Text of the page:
As digital business models continue to evolve, compensating music creators continues to be a hot button topic and the recently released guidelines for artist contracts, "Principles for Musician Compensation in New Business Models," from the Future of Music Coalition attempts to address the major concerns facing artists in the marketplace. But, while the report raises important issues, it fails to acknowledge some realities of the record industry.

The most substantive portions of the not-for-profit research and advocacy group’s guidelines deal with the aspect of transparency: unattributable income, accurate tracking and the right to audit. In the age of multi-million-dollar lawsuit settlements and shared advertising revenue, the value of each artist's contribution to the label's non-sale revenue should be passed on to artists, according to the report. The high cost of auditing a record label's books is prohibitive. A lack of transparency prevents artists from gathering a clear picture of revenues and expenses. As a result, an artist has little recourse against improper accounting statements and a label has too few incentives to offer transparency.

But when subjective terms like "fairness" and "equitable" and used, the guidelines fail. "Revenues must be equitably shared between copyright owner and original creator(s)," reads the first bullet point. What constitutes a fair artist contract? Assuming the right to transparency has been granted, the definition of fair is determined by the marketplace. Artists, by their aggregate actions, tell record labels what does and does not constitute a good contract. In a quest for fair contracts, artists have the right not to sign any deal they deem to be unfair and inequitable. When artists collectively stop signing unfair contracts with record labels, the deals offered will become fairer and more equitable. If record labels continue not to offer fair contracts, new businesses and new models will step in to offer better contracts.

Further eroding the FMC's definition of fairness is the common tendency to ignore the artist's advance and determine a contract's fairness only on royalties received. If that's the case, no contract is going to appear fair when sales are horrible. An artist will probably not recoup and receive royalties even on a fair contract in that instance. But the advance has value to an artist, and because of the time value of money (inflation) an advance is worth more than an equivalent amount of royalties received in the future. To the contrary of the FMC's logic, it may be extremely favorable to the artist that the record label was the only party taking the financial loss. After all, being unrecouped is not the same as being in debt with a typical creditor.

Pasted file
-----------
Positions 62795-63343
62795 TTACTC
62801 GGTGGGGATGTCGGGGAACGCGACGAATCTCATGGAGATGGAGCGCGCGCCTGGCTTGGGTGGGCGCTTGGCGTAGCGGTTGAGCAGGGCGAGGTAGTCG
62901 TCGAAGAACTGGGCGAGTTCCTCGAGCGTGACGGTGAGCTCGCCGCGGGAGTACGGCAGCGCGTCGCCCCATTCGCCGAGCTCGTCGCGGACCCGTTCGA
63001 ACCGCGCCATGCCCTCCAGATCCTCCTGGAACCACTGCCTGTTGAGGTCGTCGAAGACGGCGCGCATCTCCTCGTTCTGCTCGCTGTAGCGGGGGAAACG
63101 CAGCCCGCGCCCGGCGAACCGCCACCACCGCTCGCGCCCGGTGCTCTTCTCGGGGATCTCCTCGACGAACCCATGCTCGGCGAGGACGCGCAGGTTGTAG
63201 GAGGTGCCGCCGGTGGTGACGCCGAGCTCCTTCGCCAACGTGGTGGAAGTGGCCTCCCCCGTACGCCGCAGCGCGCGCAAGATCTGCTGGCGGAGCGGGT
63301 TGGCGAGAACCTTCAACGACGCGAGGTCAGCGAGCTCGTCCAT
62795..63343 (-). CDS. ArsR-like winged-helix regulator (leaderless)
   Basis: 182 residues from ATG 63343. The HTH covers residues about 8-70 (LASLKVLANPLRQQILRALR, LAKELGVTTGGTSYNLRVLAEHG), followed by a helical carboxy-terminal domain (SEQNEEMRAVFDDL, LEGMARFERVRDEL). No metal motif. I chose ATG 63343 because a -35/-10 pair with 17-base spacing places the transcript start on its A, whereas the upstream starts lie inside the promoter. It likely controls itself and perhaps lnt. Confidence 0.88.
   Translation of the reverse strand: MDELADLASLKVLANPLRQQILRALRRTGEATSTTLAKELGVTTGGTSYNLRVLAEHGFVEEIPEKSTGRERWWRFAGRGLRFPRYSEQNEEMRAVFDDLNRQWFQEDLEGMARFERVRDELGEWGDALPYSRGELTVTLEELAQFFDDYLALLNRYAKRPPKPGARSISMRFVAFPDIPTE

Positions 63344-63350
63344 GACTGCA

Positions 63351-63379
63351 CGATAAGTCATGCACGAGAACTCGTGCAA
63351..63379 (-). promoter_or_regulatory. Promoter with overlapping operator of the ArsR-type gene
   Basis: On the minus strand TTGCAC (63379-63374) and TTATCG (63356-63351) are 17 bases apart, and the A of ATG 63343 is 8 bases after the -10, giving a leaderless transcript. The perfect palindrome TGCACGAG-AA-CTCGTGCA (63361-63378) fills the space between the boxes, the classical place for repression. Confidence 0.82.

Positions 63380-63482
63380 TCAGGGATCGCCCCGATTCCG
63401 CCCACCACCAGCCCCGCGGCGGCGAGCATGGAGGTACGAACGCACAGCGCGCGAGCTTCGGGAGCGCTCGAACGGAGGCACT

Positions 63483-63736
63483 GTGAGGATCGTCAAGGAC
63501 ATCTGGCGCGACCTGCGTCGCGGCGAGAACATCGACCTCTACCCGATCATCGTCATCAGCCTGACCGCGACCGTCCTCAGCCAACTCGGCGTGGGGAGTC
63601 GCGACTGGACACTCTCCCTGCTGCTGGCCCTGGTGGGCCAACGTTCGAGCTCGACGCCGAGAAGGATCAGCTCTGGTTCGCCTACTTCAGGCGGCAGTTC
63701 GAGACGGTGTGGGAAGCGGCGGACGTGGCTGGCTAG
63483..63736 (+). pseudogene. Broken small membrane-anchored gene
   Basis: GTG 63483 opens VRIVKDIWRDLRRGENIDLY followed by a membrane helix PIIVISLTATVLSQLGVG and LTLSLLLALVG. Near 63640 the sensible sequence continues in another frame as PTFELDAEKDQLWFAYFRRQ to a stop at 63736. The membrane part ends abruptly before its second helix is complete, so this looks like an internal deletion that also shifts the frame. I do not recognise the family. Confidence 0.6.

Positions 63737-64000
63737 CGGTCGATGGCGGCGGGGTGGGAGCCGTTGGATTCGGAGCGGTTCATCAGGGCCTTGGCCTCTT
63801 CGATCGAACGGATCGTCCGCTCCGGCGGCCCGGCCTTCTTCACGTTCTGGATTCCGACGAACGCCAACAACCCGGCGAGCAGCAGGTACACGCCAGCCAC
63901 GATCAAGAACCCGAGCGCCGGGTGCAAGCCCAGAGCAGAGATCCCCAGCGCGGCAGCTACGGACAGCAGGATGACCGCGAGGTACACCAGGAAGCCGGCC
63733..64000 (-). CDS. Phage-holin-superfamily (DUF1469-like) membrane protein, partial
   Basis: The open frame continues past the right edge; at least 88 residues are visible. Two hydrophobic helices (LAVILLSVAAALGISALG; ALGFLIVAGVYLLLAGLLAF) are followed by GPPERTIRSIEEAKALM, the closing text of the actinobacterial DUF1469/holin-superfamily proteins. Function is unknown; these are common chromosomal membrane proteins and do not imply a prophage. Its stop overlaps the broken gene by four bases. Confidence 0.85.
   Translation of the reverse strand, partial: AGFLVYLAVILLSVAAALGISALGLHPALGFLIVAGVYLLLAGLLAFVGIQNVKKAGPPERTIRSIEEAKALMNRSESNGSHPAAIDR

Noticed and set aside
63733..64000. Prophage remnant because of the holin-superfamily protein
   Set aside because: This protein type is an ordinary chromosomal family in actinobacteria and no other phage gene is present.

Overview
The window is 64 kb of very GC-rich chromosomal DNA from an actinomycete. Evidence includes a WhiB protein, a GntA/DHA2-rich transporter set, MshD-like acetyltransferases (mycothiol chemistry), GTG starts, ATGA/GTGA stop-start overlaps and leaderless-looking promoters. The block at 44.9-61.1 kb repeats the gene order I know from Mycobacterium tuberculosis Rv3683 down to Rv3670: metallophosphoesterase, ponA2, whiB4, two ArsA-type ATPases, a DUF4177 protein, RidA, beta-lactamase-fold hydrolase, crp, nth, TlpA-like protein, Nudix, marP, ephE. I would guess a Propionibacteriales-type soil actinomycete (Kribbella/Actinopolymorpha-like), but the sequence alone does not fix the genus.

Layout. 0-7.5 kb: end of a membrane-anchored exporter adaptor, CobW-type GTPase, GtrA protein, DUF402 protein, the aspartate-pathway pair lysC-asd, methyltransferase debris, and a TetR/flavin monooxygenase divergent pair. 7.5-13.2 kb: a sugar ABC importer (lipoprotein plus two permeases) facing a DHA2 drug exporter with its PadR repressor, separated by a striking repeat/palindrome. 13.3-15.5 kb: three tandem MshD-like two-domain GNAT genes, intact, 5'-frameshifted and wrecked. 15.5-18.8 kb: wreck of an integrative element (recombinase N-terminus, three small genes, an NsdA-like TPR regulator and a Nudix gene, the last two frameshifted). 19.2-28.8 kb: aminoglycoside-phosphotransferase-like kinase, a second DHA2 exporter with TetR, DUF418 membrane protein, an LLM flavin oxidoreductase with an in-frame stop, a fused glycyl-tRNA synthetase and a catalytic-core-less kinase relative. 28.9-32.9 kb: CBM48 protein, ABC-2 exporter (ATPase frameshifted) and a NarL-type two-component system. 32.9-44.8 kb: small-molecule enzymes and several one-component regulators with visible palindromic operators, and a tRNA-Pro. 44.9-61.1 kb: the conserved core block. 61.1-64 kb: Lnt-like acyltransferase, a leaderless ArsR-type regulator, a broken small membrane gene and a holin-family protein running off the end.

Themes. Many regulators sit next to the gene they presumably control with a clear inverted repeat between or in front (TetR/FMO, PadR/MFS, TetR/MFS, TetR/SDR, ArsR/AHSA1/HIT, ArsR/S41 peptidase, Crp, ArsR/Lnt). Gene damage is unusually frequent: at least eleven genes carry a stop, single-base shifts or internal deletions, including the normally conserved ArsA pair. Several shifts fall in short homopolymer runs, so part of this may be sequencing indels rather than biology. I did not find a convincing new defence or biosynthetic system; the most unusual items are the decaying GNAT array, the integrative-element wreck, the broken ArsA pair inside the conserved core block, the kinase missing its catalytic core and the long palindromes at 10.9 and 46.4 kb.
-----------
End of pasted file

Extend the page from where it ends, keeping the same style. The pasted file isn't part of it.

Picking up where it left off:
This dynamic is reflected in the guidelines' call for direct payment to the original creators. When a recording does not recoup, the artist will not see royalties or monies from the sale or licensing of that music. The FMC wants payments for the creator's share of revenue to be paid either directly to the creator or to a collection agent. Too few artists see revenue from their recordings, argues the FMC. Considering the ugly reality that not all recordings will be popular and sell well, this is a poor addition to the guidelines. There is no way to take all risk out of the record business.

Future contracts would negate for these payments by simply adjusting down advances and royalty rates. Another flaw with this point of the guidelines is operational: Setting up another administrative level to collect and disburse revenue would create unnecessary costs and inconveniences.

The FMC is right to bring these guidelines to the public, and its reports tend to attract modest attention and create some discourse within the industry, but not all guidelines should be addressed. Concentrating on just a few of them will help solve many of the problems with the contracts of today and the future. If transparency and the right to audit exist, there would be no need for many of the FMC’s recommendations.